C-Store Chicken Takes Flight
Fresh chicken programs help retailers boost foodservice offerings
Brought to you by Core-Mark.
Convenience store foodservice options are continuing to evolve beyond the roller grill or microwave. Today, more retailers are offering full-service foodservice programs, from pizza to fried chicken and beyond.
Freshly prepared food that’s offered up hot to satisfy any craving is becoming much more commonplace, driven in part by changing consumer preferences. Richard Hunt, Core-Mark’s Corporate Director of Fresh and Foodservice East, says, “Consumers are becoming more demanding in terms of quality level for fast food on-the-go.”
In fact, according to Technomic’s 2017 Center of the Plate: Poultry report, 36% of millennials are eating more fried chicken than they were two years ago, and nearly half of consumers ages 18- to 34-years old find fried chicken appealing as a lunch or dinner option.
But while these programs are becoming more common, plenty of retailers may think it’s out of reach or won’t be beneficial to their stores. For retailers who are skeptical about offering these types of programs, there are several misconceptions to dispel.
First is that they’ll have to come up with the entire program on their own, from recipe development to advertising and more—that’s not the case. Plenty of programs with existing branding can be successfully implemented in a c-store and sold under a c-store’s umbrella.
BirdShack Chicken, a turnkey fried chicken program offered by Core-Mark, offers operators the opportunity to entice more customers with a delicious, appealing product.
Hunt says, “It’s a full turnkey program. In other words, it’s got all the branded ingredients and side dishes, including branded packaging. We can provide all the equipment necessary to deploy the program, and we provide onsite training and support to get the retailer up and running.”
Chad Peterson, president of CJ Express, a retailer that recently launched the BirdShack Chicken program, says, “We liked BirdShack’s flavor the best.” Peterson also noted that the program itself had a smart, fresh approach when it came to marketing.
Implementing a fresh fried chicken program can also be great for fulfilling gaps in what consumers want from c-stores.
Alexis Lobodocky, brand manager of BirdShack Chicken, says, “It was a great opportunity to bring a fresh brand into the marketplace that would resonate with a millennial audience but also opened up the opportunity to create a program that really met the needs of operators.”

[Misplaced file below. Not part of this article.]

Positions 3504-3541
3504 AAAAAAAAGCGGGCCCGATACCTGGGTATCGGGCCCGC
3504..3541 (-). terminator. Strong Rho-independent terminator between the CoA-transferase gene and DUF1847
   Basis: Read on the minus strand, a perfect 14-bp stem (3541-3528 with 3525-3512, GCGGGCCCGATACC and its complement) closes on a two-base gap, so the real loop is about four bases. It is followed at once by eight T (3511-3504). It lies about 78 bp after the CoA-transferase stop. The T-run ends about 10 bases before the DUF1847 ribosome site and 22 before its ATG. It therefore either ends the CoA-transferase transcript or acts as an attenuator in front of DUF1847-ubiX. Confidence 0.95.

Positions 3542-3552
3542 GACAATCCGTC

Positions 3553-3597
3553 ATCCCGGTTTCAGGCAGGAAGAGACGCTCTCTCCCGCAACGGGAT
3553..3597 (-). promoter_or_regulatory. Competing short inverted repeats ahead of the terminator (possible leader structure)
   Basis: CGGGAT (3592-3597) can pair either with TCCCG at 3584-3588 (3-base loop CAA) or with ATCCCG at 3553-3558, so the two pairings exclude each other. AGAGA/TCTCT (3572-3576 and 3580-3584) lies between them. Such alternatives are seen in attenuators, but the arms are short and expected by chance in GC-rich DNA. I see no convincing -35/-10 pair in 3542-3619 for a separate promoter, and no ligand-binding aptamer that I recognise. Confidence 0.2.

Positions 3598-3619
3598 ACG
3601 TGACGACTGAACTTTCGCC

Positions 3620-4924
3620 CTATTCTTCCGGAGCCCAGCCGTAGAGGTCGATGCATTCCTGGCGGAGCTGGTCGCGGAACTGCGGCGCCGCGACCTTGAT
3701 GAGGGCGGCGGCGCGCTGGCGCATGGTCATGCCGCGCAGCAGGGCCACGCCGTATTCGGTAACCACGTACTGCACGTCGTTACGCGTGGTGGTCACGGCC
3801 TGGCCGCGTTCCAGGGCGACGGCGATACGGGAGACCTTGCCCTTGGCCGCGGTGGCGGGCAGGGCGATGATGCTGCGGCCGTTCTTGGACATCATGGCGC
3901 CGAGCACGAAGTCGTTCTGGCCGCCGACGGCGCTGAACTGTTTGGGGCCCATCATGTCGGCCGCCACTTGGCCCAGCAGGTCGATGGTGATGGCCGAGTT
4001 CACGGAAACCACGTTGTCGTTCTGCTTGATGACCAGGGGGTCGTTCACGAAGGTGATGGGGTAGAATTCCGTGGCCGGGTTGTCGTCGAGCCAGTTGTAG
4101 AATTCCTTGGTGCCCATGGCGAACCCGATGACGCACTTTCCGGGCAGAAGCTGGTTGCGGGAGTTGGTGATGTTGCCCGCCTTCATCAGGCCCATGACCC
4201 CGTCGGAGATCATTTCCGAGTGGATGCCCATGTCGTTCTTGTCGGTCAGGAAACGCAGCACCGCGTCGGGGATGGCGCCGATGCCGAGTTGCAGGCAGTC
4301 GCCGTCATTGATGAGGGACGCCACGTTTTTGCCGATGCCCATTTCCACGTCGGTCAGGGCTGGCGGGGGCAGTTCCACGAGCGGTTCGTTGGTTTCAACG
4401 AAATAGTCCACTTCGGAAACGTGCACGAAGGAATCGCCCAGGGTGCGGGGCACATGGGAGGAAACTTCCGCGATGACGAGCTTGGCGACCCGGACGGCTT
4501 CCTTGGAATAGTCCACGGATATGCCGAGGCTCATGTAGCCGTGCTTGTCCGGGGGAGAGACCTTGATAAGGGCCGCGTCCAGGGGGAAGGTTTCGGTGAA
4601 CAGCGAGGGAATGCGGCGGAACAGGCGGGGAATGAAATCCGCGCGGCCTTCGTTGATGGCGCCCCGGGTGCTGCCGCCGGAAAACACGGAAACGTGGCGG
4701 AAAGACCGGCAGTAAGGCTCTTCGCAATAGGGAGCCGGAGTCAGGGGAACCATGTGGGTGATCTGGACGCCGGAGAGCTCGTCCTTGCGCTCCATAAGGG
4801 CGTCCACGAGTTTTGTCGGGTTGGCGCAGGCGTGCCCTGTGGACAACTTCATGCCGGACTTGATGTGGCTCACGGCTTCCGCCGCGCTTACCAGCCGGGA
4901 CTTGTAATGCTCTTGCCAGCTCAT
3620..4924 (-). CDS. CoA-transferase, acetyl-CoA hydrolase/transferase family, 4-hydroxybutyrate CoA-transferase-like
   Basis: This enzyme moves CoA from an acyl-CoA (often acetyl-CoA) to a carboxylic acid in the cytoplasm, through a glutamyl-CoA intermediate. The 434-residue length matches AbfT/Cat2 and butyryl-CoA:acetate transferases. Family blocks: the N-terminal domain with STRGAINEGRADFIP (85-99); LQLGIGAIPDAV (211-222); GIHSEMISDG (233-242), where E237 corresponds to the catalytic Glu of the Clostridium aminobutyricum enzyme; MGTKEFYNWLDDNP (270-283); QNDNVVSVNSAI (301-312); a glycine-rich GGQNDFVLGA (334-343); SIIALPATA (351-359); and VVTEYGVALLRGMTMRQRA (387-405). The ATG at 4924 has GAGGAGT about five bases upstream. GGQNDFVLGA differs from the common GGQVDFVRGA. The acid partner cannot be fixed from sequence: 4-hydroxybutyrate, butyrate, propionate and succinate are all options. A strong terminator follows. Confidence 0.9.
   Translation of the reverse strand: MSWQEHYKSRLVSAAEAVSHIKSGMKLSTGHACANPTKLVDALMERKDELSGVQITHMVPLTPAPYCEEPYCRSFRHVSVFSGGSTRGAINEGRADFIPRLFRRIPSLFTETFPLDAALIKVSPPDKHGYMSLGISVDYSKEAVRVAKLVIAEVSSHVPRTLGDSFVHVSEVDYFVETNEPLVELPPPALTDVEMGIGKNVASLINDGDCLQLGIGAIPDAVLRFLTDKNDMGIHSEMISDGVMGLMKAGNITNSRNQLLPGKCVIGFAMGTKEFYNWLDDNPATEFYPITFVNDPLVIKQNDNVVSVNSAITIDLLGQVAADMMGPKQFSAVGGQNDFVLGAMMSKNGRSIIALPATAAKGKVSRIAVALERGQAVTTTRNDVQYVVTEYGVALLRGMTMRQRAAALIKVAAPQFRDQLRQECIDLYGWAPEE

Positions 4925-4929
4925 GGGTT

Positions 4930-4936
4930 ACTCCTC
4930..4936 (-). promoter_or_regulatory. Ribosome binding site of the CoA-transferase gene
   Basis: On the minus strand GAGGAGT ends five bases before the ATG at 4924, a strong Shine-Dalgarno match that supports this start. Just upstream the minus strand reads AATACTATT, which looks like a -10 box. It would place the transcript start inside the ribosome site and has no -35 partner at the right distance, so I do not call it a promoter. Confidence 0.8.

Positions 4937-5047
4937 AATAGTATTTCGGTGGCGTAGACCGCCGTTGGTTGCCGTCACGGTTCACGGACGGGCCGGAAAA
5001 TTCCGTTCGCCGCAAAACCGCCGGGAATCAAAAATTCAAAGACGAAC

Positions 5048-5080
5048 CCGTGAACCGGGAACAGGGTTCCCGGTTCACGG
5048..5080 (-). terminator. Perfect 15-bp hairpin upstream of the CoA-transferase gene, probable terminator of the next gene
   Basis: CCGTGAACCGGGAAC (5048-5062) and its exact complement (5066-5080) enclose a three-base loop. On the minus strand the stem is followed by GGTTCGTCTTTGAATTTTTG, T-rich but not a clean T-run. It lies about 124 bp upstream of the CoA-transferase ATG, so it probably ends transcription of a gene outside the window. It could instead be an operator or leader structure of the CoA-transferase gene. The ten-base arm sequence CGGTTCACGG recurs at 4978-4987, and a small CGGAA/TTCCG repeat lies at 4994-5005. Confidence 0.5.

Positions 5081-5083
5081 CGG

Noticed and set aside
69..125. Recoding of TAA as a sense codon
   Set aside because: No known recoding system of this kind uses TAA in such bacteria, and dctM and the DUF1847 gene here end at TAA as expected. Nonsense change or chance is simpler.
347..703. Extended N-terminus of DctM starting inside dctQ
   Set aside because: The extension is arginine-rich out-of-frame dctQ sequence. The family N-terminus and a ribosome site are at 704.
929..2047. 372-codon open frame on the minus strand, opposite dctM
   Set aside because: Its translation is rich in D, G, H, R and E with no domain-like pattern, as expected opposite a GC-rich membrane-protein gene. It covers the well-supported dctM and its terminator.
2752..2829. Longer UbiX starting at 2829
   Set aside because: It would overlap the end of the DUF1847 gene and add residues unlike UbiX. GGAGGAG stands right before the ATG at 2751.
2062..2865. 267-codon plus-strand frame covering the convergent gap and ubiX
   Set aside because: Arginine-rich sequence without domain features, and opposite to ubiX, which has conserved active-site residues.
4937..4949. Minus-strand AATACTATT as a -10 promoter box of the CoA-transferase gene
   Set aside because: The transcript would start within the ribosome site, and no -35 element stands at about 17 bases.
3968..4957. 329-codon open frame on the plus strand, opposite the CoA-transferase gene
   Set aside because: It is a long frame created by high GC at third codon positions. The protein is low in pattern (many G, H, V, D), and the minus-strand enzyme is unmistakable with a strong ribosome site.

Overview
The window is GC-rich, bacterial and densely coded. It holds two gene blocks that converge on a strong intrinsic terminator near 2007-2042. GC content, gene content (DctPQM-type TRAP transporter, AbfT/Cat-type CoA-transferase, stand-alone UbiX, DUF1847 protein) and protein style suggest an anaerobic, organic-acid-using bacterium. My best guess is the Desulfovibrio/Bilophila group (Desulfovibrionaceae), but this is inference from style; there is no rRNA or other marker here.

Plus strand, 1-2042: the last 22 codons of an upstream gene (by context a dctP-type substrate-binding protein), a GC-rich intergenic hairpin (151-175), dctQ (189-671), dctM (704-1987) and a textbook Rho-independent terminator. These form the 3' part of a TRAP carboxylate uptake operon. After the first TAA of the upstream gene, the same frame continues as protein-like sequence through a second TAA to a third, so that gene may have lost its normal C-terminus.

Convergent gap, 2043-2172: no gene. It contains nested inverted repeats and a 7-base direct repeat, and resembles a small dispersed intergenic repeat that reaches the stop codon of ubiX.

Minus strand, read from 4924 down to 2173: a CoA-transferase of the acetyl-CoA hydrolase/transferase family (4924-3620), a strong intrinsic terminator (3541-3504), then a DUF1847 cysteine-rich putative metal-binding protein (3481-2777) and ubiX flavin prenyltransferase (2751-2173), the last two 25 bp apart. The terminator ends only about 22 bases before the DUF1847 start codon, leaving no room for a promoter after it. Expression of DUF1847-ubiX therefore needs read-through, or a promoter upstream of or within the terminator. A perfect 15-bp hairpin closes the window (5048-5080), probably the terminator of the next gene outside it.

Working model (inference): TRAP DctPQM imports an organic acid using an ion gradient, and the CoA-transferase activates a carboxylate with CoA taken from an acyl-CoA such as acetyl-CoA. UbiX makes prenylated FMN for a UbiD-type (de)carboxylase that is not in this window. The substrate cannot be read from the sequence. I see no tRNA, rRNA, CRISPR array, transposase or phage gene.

With BirdShack Chicken, retailers can choose an appropriately sized program for their specific stores and the corresponding promotional materials, and in quick order, they can be on the road to selling a great chicken product.
Competing with nearby restaurants with fresh, hot food
With BirdShack Chicken, vendors can supply everything from signage for the food, kiosks and equipment for food prep, to branded packaging, onsite training for staff and more.
And while a lot of c-store customers stop in only to fuel up their cars, at-the-pump signage can bring them inside and thus, food programs like BirdShack can thrive.
“Quality branding will draw the consumer into the store. Window clings, pump toppers, signage inside the store. It really is a comprehensive program,” says Hunt.
With a variety of menu options and a turnkey program, newer c-store foodservice offerings can help retailers compete with local businesses. In fact, the main reason CJ Express started offering fried chicken was due to customer demand. “People were asking for it,” Peterson says.
And, he says, “As far as customer reaction goes,” he says, “It’s been very well received with very positive reviews. People like the taste a lot. It’s easy to sell when the product sells itself.”
Peterson notes that the chicken program has greatly increased his stores’ sales, too, saying, “In our first two weeks of the program, we did about 50% more business than we did before, without the chicken. Overall, it’s been a tremendous success for our store.”
Hunt notes the program’s success as well. “We’ve had stores in college settings and urban settings that have gone through hundreds of pounds of chicken a week,” he says.
The quality of fresh, hot food is what today’s consumers are looking for, and more often, they’re going to c-stores and quick-service restaurants rather than a sit-down location. According to Core-Mark, 85% of millennial c-store foodservice customers come in at least once a week, and 62% of consumers want retailers to offer more ready-to-eat foods that are kept warm on display.
With a fried chicken program that’s tailored to a specific store’s traffic and demand, operators will be able to capture a larger segment of their consumers.